Quick picture of the Moon with the telescope balanced on a railing. Didn’t trouble getting the mount out.
Didn’t have the luxury to scout a better setting to frame the picture. In the street was actually better than my backyard with all the electric and utility poles/wires. But nevertheless took a few minutes to frame the scene down the street while standing under a street light. Click on the image to expand.
Almost in the same horizontal plane, you have Mars on the left and Saturn close to the Moon.
As it wasn’t fully dark yet, and I was on a tripod the exposure was rather short: 1/2sec at ISO 400. Hence no rich star field this time around. But you do see some of the bright stars such as Antares below Saturn. Below is an overlay with a star chart.
If you missed it, there is still tomorrow… the Moon will have moved to a position above Saturn.
Great photographic opportunity tonight and tomorrow with a crescent Moon near Saturn in the early evening sky. Mars is also visible a bit further east and if you have a clear view of the horizon you may catch a glimpse of Venus before it sets.
A Full Moon near the autumn equinox? Well that’s a Harvest Moon. While the Moon over the horizon can look rather large, there’s some disagreement whether the 2016 Harvest Moon should also be a Super Moon. I’ll let them sort it out while I snap a few pictures…
Combined a short and long exposure with Canon XTi
85mm F5.6 1/250sec (ISO200)
61mm F5.6 0.5sec (ISO400)
Stepped outside to have a beer on this warm spring evening while the kids played when over the rooftop I see this wonderful Moon in the still blue sky. Just had to run inside, and grab my camera, telephoto lens and tripod to take a few frames.
After fiddling with the settings, I realized the tripod was probably not required. This shot was taken at ISO 200 1/200 sec with the zoom lens at 110mm F7.1
The Full Moon is tomorrow : May 21st.
There’s no need to wait for dark skies to observe and photograph the Moon. Actually most backyard astronomer don’t like the Moon as it just adds to the light pollution and prefer observing when it’s not around.
But as the Sun is setting and you’re getting your gear out, it’s hard not to take a few moments to swing the telescope over and observe the Moon. I find the Moon so bright during the night that it almost blinds at the telescope, hence observing it under still blue skies is a great way to observe details without having to squint under darkness. The photo below as taken at 7pm, still not under dark sky conditions.
Canon 400D (ISO 400) 1/800sec
Processing with Registax6
Adding wavelet and non-wavelet layers with GIMP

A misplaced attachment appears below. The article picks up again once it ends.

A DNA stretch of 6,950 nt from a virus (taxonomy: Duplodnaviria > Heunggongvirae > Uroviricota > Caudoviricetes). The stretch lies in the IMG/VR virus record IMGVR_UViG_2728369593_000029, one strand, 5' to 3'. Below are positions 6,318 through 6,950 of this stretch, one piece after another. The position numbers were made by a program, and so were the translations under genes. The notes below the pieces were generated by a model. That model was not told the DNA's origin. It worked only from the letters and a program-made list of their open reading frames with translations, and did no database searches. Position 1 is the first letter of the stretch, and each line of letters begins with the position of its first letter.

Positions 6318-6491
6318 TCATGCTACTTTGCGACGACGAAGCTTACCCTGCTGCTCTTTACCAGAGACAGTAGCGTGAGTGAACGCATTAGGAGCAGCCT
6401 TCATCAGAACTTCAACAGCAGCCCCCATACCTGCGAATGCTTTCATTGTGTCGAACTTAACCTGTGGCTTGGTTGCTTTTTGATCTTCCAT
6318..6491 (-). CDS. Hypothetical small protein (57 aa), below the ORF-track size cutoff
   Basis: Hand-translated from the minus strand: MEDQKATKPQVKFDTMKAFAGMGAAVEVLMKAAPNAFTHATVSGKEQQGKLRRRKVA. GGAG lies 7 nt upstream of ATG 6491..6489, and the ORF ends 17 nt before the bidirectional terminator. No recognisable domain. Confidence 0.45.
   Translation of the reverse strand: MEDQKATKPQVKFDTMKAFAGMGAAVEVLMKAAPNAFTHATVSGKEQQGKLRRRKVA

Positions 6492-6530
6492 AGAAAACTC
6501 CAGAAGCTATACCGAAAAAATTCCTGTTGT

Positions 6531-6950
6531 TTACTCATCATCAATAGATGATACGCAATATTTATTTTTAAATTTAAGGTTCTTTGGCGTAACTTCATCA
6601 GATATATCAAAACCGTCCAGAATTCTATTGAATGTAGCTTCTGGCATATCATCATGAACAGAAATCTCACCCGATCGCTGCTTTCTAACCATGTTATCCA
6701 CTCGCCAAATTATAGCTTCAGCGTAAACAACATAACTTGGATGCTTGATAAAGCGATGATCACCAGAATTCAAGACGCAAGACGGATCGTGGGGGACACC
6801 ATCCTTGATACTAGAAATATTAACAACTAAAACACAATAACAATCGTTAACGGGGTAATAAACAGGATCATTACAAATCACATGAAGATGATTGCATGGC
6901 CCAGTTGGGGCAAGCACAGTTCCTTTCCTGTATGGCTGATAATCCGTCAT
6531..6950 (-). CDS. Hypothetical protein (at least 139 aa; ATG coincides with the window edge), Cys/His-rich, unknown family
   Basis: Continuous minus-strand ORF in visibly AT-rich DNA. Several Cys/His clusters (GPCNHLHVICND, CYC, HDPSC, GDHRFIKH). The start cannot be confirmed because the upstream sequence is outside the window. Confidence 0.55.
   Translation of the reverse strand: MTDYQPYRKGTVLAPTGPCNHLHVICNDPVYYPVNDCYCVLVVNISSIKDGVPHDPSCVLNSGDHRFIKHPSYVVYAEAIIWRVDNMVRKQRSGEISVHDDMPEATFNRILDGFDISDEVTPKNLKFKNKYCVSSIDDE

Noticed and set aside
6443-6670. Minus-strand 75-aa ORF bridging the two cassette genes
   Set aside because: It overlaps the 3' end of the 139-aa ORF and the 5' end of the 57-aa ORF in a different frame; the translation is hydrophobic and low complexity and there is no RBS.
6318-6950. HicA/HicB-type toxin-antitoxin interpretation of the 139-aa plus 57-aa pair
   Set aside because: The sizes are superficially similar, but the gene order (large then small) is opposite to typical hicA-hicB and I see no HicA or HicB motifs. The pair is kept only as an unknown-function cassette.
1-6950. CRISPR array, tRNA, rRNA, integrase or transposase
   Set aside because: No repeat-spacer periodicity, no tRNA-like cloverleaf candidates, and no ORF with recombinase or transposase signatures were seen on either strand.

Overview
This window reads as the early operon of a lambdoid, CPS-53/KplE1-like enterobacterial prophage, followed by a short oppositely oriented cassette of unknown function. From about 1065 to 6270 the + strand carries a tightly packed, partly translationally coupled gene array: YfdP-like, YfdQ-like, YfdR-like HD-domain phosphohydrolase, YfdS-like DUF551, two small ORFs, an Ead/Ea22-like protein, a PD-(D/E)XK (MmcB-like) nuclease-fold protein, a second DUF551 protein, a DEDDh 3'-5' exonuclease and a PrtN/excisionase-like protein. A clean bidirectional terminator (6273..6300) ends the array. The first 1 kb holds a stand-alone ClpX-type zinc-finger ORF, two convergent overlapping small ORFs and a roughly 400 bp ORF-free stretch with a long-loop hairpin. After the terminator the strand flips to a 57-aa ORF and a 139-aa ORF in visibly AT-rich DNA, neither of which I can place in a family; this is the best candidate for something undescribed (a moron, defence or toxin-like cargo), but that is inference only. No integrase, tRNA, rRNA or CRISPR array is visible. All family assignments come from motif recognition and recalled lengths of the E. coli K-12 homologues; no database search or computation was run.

The wavelet processing in Registax greatly increased the finer details on the Moon, however it also increased the noise in the blue sky background. Therefore I opened both the pre and post wavelet pictures in GIMP and created a mask such that on the wavelet layer, only the lunar surface passed. This was done by creating a mask based on alpha (luminance) and using BLUR to flag the entire Moon as my area of interest that I wanted to pass through.
While doing some organization in my astrophotos I came across a picture composition that I created back in September 2015 following the Super Moon Lunar Eclipse, but which I never posted.
I had selected two Lunar Eclipse photos that I had taken with the exact same equipment, but on different year and wanted to see the difference in size with this “Super Moon”. Was it really that much bigger…
The Moon’s orbit is elliptical and eccentric which causes the Moon’s distance to vary by 50,200km from perigee (closest) to apogee (furthest). The end result is a 12% change in apparent diameter as viewed from Earth. The above image only shows a 7% difference as while the background Moon was taken at perigee (famed Super Moon) the foreground was an arbitrary reference of the February 2008 lunar eclipse.
Telescope: Skywatcher 80ED (600mm)
Stitched together the 330 photos of the September 27th Lunar Eclipse into a video.
A few things to note. The Moon “jumps” a few times in the video, and I now realize that it’s due to my presence on the wooden deck is sufficient to cause the telescope to shift ever slightly. Also I didn’t really take time for proper polar alignment, I was a good 5deg off and had to re-align during the total eclipse because the tracking was not perfect. And last, some cloud cover rolled in so I wasn’t able to capture the tail end of the eclipse.
Nevertheless, still much better than the few frames I captured back in 2008.
For the curious of the camera setting. The start with the full moon is taken at ISO 200 1/320sec and then increased up to 3.2sec exposures at ISO 400 during the eclipse.
On September 27th, there wasn’t just a lunar eclipse… There was a large magnificent full moon in the sky. Therefore once I had all my gear setup and ready for the show, I decided to snap a few frames before the start of the eclipse.
The sky was wonderfully clear and the seeing great. Through the telescope I noticed very little turbulence in the air. Below is a stack of 11 frames, to which I adjusted the color, the levels and played with the wavelets sharpening to get some detail out of the lunar surface.
Click on the photo for a full resolution version.
I quick reminder of the SuperMoon lunar eclipse this Sunday. The next time that a lunar eclipse coincides with the Moon’s closest approach will be 2033. So recharge your camera and get your tripod out of the closet to record the event.
CBC News has provided the viewing times for different parts of Canada.